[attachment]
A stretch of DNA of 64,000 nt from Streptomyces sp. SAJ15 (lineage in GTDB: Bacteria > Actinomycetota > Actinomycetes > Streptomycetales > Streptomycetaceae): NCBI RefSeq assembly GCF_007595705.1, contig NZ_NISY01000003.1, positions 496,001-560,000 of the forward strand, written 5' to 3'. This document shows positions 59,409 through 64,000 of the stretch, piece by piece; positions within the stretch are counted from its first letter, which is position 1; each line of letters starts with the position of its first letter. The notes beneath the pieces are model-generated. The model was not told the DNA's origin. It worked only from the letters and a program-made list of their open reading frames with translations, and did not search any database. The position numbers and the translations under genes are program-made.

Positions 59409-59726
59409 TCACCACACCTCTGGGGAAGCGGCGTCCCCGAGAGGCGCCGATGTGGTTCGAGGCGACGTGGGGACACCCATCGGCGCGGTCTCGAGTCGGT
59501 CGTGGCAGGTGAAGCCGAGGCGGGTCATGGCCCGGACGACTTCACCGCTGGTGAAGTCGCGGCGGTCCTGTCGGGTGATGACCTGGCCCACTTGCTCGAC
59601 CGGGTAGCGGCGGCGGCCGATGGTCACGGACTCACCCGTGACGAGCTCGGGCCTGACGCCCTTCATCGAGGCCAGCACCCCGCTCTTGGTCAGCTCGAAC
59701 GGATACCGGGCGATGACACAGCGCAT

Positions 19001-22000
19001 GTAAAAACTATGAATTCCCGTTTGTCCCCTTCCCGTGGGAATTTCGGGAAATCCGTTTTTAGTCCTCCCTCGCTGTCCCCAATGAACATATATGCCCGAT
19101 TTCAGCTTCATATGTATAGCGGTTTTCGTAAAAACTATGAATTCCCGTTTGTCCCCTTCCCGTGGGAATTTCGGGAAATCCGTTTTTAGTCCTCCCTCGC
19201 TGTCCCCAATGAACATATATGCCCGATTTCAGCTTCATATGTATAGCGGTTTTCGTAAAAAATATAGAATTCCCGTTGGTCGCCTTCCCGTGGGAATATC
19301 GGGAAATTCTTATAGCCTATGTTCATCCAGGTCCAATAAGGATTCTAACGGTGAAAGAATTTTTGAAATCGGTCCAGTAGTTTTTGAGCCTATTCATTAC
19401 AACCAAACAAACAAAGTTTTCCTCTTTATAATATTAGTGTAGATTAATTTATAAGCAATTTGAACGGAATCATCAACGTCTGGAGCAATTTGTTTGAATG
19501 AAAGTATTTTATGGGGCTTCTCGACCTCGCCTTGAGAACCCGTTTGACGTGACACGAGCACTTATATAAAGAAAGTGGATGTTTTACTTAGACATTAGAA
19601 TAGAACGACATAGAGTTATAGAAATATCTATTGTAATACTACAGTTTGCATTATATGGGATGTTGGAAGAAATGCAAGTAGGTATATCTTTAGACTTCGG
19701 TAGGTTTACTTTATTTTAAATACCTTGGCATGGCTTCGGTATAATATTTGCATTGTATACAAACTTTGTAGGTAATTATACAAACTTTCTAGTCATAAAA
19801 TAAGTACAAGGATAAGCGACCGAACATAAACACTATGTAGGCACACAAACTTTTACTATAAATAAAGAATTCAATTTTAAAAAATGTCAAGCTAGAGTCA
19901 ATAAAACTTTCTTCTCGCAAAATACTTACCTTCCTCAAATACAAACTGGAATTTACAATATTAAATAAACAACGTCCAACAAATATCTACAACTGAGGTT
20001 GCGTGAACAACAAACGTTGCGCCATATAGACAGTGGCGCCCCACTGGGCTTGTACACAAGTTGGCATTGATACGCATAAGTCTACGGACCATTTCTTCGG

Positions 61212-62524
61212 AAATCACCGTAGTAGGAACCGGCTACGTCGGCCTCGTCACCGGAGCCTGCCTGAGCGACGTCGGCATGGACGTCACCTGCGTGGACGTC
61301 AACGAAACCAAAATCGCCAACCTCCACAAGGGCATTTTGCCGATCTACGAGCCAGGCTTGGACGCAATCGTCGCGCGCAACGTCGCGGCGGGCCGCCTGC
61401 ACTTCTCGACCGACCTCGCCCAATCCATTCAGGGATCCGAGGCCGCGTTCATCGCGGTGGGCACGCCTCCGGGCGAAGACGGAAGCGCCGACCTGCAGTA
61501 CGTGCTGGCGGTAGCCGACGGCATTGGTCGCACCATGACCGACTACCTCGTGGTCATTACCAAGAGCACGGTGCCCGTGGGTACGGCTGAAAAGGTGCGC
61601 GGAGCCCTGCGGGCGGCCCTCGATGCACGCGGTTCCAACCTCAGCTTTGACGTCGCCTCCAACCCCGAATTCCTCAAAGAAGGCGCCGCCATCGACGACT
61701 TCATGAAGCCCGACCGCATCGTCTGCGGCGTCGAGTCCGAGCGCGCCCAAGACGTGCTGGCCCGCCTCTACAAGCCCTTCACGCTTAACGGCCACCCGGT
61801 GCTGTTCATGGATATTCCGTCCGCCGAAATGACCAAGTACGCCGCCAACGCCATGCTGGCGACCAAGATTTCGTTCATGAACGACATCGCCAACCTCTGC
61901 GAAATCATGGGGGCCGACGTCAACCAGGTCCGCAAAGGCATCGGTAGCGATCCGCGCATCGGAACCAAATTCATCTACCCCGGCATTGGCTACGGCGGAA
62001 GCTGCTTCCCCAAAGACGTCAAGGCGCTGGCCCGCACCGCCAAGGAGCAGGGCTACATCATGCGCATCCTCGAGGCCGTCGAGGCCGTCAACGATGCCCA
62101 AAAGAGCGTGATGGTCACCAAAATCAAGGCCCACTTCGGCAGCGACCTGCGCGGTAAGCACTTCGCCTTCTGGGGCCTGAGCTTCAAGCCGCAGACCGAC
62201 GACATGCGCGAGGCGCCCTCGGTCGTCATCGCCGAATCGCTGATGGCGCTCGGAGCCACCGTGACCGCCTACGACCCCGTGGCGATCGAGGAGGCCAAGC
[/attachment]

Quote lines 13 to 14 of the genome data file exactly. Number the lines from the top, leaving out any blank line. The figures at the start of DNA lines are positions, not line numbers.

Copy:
19501 AAAGTATTTTATGGGGCTTCTCGACCTCGCCTTGAGAACCCGTTTGACGTGACACGAGCACTTATATAAAGAAAGTGGATGTTTTACTTAGACATTAGAA
19601 TAGAACGACATAGAGTTATAGAAATATCTATTGTAATACTACAGTTTGCATTATATGGGATGTTGGAAGAAATGCAAGTAGGTATATCTTTAGACTTCGG